FIG. 1 is a top view of a prior art power tong 1 such as disclosed in U.S. Pat. No. 5,435,213 to David A. Buck, which is incorporated by reference herein. FIG. 1 illustrates tong 1 with the top cover plate and top cage plate removed exposing to view ring gear 5, lower cage plate 7 and jaw members 10. Jaw members 10 are positioned between lower cage plate 7 and an upper cage plate (not shown). Jaw members 10 are also positioned in slots which are formed in the upper and lower cage plates such that jaw members 10 may move radially toward and away from tubular 8. As seen in FIG. 2, conventional jaw member 10 will have a jaw body 11 and a die 14 which will provide the surface actually engaging the tubular 8. Die 14 will attach to the front of jaw body 11 and be held in place when die clips 15 are attached to jaw body 11 by way of conventional screws (not shown) engaging clip apertures 16. The rear of jaw body 11 will have a roller aperture (not seen in FIG. 2, but similar aperture 23 seen in FIG. 4) which receives roller 12 such that roller 12 may be pivotally held in place by jaw pin 13. As suggested by FIG. 1, jaw member 10 is positioned in power tong 1 such that jaw roller 12 may engage cam surfaces 4 and 6. Ring gear 5 is mounted in the body 2 of power tong 1 on ring gear rollers 3 such that ring gear 5 may rotate relative to both the tong body 2 and the cage plates. Relative movement between ring gear 5 and the cage plates causes rollers 12 of jaw members 10 to ride onto positive cam surface 6 or neutral cam surface 4 and engage or disengage tubular 8. FIG. 1 illustrates the relative movement between cage plate 7 and ring gear 5 as having moved jaw members 10 on to positive cam surface 6 and into engagement with tubular 8. Generally a friction causing brake band (not shown) will hold the cage plates stationary as ring gear 5 begins its initial rotation. This allows jaw members 10 to ride onto positive cam surface 6 and engage tubular 8 without torque being applied to jaw members 10 and hence without torque being applied to tubular 8. As jaw members 10 travel further on cam surface 6, jaw members 10 tend to become, in effect, wedged between tubular 8 and cam surface 6. This produces the radial load on tubular 8 and imparts torque to the cage plates through jaw members 10. Continued rotation of ring gear 5 will eventually generate sufficient torque for the cage plates to overcome the frictional resistance of the brake band. At this point, the cage plates and ring gear 5 rotate together and torque will begin to be applied to tubular 8. The continued rotation of ring gear 5 not only supplies torque to jaw members 10, but also produces additional radial force against tubular 8. In order to prevent slipping between tubular 8 and jaw members 10, it is important that the radial force be sufficient to securely grip tubular 8 prior to significant torque being applied to jaw members 10. When tubular 8 is a comparatively small tubular, preventing slippage becomes even more difficult since small tubulars present less surface area to be gripped. Therefore it is advantageous to eliminate any unnecessary frictional forces that tend to prevent torque from producing a corresponding radial load on jaw members 10. As mentioned above, one source of friction are the rollers 12 of jaw members 10. Therefore the present invention provides a jaw member that substantially reduces the frictional forces caused by rollers 12.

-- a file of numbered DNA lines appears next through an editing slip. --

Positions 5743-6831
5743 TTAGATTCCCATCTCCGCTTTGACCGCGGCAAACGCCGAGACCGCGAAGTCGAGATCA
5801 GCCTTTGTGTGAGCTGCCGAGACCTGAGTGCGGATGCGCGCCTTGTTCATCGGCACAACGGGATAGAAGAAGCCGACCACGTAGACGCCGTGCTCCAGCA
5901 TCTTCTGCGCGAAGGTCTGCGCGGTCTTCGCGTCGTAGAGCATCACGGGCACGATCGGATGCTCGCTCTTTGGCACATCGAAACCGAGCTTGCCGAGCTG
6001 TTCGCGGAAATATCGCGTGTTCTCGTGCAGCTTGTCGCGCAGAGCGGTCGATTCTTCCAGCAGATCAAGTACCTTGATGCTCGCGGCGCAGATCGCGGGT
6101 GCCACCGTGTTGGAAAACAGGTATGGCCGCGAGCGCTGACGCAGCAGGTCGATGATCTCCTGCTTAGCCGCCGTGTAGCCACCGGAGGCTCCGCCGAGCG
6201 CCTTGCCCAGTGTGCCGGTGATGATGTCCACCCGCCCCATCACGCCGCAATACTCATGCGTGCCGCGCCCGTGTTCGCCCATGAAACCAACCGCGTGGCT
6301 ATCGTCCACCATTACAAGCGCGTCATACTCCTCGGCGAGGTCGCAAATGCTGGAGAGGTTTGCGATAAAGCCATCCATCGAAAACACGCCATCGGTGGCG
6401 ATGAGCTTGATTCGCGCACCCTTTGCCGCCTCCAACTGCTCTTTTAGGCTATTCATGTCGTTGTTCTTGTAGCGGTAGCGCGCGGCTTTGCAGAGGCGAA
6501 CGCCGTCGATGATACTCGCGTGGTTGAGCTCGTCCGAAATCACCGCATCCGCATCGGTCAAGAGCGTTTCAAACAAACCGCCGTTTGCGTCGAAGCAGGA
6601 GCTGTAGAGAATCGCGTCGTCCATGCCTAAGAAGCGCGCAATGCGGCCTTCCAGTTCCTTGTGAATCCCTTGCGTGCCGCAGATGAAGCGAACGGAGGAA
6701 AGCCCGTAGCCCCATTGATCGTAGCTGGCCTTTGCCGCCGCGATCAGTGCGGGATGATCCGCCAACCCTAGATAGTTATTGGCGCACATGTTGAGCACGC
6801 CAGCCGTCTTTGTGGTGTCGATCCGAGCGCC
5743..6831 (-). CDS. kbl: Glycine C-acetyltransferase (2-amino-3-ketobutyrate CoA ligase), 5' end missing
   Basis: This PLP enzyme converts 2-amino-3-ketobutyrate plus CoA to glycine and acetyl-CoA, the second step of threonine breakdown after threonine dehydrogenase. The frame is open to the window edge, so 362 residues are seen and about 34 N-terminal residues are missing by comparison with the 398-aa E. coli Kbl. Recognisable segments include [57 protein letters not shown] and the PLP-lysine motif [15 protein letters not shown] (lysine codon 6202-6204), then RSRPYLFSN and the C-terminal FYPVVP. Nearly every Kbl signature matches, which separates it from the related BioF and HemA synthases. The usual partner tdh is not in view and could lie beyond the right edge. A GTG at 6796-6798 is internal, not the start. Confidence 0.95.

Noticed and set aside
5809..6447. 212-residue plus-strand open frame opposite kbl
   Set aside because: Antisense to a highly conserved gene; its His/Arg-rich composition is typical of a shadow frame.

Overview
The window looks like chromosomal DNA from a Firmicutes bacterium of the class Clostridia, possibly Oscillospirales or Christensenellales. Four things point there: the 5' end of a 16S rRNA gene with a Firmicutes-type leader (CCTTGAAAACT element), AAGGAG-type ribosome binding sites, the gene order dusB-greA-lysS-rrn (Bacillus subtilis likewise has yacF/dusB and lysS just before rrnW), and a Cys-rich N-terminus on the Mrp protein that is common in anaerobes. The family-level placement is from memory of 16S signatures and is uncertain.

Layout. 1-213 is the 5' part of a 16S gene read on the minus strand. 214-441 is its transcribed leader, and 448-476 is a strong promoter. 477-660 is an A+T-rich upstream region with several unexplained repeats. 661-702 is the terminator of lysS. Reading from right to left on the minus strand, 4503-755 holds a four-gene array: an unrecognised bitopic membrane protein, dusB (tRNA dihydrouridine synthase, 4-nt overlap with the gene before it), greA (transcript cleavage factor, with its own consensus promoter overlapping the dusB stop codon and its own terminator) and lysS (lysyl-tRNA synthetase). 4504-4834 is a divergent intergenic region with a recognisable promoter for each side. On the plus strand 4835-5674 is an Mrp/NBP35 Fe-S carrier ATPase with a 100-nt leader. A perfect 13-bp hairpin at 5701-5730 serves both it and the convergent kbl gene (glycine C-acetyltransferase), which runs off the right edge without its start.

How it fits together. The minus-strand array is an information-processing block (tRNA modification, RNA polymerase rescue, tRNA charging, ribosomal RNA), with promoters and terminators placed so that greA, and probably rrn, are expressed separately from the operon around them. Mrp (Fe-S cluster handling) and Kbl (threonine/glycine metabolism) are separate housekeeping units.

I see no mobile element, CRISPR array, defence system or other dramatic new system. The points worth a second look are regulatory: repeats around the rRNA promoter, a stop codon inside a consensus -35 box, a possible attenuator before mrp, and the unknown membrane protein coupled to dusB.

On embodiment of the present invention is seen in FIGS. 3 and 4. FIG. 4 illustrates how low friction jaw member 20 will generally comprise a jaw body 21 having a roller aperture 23 sized to receive a jaw roller 22. As best seen in the cross sectional view of FIG. 3, jaw body 21 will have retaining aperture 38 extending therethrough which is sized to receive roller retaining surface 35. In the embodiment shown in FIG. 4, roller retaining surface 35 is a jaw pin 36. Jaw roller 22 will include a retainer aperture 29 which has an inner diameter 30 Inner diameter 30 is sized sufficiently large to accommodate not only a friction reducing surface 31, but also jaw pin 36 which passes through retainer aperture 29. In the embodiment of FIG. 3, friction reducing surface 31 is a plurality of bearing members 25. More particularly, bearing members 25 comprises a plurality of needle bearings 26. As best seen in the perspective view of FIG. 4, needle bearings 26 will surround inner diameter 30 of jaw roller 22 in order to form friction reducing surface 31.